The term “upcycling” is becoming more common these days, especially in conversations about sustainability and conservation. The phrase was originally coined in Cradle to Cradle by William McDonough. While it’s yet to become a completely mainstream idea it’s still an important goal for people and a word that needs a proper definition. Many people are trying to promote the practice of upcycling but they’re failing because they aren’t defining it properly.
Everyone knows what recycling is; recycling is when you take something and aim to use it again and again rather than throw it in the trash pile. Looking up “recycling” in the dictionary will give you the following definitions;
- To treat or process used or waste materials so that they can be used again; such as recycling paper to save trees
- To use something for a new purpose without fundamentally changing it; such as using an old factory as a new theatre
- To use something again without changing it too much; such as when a politician recycles their speeches
- To make something go through a cycle again; such as when you recycle laundry through a washing machine
Some people would describe upcycling as the process of using a material without lowering its quality and composition. When you recycle a plastic bottle, for example, you can’t turn it into something that could be ingested due to the chemicals that may or may not have entered the plastic. Plastic bottles generally become carpets, toys, or fleeces, rather than new plastic bottles. These are things that will usually become trash in the end. In a way all the recycling did was prolong the inevitable trashing by delaying how long it took us to trash something.
This shows us the importance of upcycling. Upcycling reduces the amount of waste produced that will end up in a landfill for generations. It also reduces the amount of materials we need to harvest to make new goods. So when we upcycle plastic we drill less oil. For metal we mine less. For paper we need to cut less trees. Overall it means less energy is wasted.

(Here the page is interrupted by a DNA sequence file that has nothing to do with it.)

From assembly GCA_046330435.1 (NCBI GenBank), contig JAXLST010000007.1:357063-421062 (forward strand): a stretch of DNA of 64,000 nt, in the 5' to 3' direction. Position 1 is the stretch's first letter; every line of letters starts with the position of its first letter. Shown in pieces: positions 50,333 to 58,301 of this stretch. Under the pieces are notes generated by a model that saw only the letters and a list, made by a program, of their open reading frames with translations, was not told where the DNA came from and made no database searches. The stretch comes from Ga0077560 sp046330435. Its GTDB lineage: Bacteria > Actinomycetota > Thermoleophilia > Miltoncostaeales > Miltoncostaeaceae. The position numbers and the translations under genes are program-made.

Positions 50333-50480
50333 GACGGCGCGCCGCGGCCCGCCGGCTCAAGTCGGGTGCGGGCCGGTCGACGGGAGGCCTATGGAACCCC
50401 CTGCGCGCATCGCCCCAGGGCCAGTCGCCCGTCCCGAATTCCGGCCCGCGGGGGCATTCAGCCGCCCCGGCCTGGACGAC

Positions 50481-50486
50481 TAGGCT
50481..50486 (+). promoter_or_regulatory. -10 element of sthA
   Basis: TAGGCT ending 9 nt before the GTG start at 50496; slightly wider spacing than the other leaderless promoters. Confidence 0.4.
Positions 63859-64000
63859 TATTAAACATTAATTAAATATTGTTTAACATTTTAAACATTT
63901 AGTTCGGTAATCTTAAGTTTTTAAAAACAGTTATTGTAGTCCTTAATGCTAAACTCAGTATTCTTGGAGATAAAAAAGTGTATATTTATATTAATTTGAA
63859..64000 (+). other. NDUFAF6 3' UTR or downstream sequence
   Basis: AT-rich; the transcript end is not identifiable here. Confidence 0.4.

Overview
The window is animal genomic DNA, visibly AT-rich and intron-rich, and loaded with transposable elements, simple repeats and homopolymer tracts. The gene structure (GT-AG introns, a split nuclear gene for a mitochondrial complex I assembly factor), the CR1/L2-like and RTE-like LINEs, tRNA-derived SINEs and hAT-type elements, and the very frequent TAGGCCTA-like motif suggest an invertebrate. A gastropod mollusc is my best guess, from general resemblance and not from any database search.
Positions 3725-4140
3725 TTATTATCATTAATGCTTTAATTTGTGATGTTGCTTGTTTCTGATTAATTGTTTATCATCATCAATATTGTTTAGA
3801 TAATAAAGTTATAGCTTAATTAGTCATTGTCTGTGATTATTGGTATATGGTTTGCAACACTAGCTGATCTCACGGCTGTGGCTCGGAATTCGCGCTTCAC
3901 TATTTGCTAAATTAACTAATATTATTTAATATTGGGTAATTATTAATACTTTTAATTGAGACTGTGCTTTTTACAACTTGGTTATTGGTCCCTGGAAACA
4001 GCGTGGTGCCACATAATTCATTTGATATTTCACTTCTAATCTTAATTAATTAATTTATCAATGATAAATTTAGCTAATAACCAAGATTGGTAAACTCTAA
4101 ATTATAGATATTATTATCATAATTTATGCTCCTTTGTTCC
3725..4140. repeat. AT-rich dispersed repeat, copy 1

The way that we treat soda cans is quite close to true upcycling. Soda cans are made from aluminium and can be safely melted down and turned into new cans; a process that saves 90% of the energy spent on making a brand new can. We can do this forever too. A can can always be a new can. This brings down our energy consumption and stops materials from ending up as waste. Paper is another material that can be infinitely upcycled like this.
People like to brag about their upcycling efforts by showing off the wallets they made from tires or the chairs they made from pallets. This isn’t upcycling. This is recycling. The materials are not going back up in the supply chain. They just make the chain a little longer.
Upcycling is a truly cyclical process that every industry and company should be striving for. Just aiming for upcycling would be an important step right now. Imagine how different almost every product could be if, right from the moment it was created, it was created with the intent that it would never enter a landfill. There are many ways to train the economy so that reusing is just a natural part of the production process.
Ultimately upcycling could be defined as a process that can repeated infinitely in which materials are returned back to their malleable forms without degrading their latent value – a process where things are upcycled back up the supply chain.
Of course this doesn’t mean that recycling is a waste of time or unimportant. Instead recycling is more of an important first step in the overall comprehensive waste management solution that could lead to drastically reducing the need for virgin materials that are produced or mined from the earth.